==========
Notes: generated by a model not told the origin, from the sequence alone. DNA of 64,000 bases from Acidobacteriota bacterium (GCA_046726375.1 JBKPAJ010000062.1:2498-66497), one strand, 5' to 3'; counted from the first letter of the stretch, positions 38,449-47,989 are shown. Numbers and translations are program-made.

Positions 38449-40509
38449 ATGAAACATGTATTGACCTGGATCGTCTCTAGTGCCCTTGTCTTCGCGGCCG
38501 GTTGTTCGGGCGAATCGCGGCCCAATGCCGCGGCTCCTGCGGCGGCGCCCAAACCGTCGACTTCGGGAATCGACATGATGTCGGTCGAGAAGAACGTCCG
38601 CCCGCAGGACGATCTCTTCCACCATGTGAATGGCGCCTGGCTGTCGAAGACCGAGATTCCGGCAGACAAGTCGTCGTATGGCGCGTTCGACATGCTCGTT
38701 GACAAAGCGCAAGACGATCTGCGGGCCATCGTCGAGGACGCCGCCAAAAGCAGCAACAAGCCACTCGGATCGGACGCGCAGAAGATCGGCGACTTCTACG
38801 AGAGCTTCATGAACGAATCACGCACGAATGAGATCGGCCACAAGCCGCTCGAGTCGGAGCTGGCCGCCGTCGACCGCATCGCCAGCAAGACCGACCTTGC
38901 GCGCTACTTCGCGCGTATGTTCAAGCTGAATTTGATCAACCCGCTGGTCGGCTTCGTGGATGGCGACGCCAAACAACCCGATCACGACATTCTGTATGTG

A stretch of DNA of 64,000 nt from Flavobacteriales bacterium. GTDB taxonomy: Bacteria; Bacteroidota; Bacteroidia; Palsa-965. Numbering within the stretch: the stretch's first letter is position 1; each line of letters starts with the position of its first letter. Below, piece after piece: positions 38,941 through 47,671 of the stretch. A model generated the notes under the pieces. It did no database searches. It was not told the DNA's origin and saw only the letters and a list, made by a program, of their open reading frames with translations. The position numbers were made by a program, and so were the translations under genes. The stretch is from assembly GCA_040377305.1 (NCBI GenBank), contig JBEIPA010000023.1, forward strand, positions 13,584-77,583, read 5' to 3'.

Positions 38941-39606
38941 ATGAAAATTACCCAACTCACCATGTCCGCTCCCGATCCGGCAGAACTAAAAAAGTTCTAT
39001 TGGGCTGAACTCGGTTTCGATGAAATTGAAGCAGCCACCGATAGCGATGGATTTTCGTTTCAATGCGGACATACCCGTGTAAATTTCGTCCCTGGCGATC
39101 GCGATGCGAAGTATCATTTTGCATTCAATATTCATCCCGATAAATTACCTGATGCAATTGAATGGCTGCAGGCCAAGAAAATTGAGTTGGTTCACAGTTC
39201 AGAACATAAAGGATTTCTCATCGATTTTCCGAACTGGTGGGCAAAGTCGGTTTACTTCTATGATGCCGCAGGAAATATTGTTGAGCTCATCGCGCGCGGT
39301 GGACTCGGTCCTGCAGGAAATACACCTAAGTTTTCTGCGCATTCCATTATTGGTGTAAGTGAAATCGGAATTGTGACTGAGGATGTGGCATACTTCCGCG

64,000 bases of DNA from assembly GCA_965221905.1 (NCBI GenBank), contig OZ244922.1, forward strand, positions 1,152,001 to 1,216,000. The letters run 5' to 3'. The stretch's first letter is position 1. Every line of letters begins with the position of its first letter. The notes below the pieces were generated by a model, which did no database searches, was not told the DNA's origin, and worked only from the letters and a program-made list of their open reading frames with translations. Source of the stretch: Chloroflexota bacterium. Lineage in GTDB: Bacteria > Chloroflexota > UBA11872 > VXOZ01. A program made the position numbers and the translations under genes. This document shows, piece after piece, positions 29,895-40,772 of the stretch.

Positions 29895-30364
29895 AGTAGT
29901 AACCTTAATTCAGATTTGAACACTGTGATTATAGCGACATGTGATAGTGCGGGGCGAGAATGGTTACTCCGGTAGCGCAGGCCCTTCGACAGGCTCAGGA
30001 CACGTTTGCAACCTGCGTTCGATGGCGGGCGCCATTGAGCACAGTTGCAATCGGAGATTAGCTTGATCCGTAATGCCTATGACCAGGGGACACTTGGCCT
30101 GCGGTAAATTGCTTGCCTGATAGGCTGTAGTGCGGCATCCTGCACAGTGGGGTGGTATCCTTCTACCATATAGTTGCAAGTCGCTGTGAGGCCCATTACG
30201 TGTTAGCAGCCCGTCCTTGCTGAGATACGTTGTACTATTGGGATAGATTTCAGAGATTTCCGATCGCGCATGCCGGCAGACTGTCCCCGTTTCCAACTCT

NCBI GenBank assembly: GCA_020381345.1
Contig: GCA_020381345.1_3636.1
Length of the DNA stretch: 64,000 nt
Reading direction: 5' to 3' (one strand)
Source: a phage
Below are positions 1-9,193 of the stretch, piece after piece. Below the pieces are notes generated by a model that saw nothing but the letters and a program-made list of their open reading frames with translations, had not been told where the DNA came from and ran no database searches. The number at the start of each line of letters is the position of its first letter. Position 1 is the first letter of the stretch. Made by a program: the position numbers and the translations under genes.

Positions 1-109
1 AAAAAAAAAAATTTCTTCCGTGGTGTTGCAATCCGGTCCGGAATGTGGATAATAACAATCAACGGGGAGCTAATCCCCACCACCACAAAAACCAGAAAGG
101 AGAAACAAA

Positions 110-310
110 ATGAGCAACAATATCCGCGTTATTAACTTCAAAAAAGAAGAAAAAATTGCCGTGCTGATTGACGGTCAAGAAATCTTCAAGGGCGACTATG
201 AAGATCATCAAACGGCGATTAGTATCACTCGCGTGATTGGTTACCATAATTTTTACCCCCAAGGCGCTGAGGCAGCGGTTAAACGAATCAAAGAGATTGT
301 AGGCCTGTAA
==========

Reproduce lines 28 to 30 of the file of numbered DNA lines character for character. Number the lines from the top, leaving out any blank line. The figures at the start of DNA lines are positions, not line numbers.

Below are positions 1-9,193 of the stretch, piece after piece. Below the pieces are notes generated by a model that saw nothing but the letters and a program-made list of their open reading frames with translations, had not been told where the DNA came from and ran no database searches. The number at the start of each line of letters is the position of its first letter. Position 1 is the first letter of the stretch. Made by a program: the position numbers and the translations under genes.

Positions 1-109
1 AAAAAAAAAAATTTCTTCCGTGGTGTTGCAATCCGGTCCGGAATGTGGATAATAACAATCAACGGGGAGCTAATCCCCACCACCACAAAAACCAGAAAGG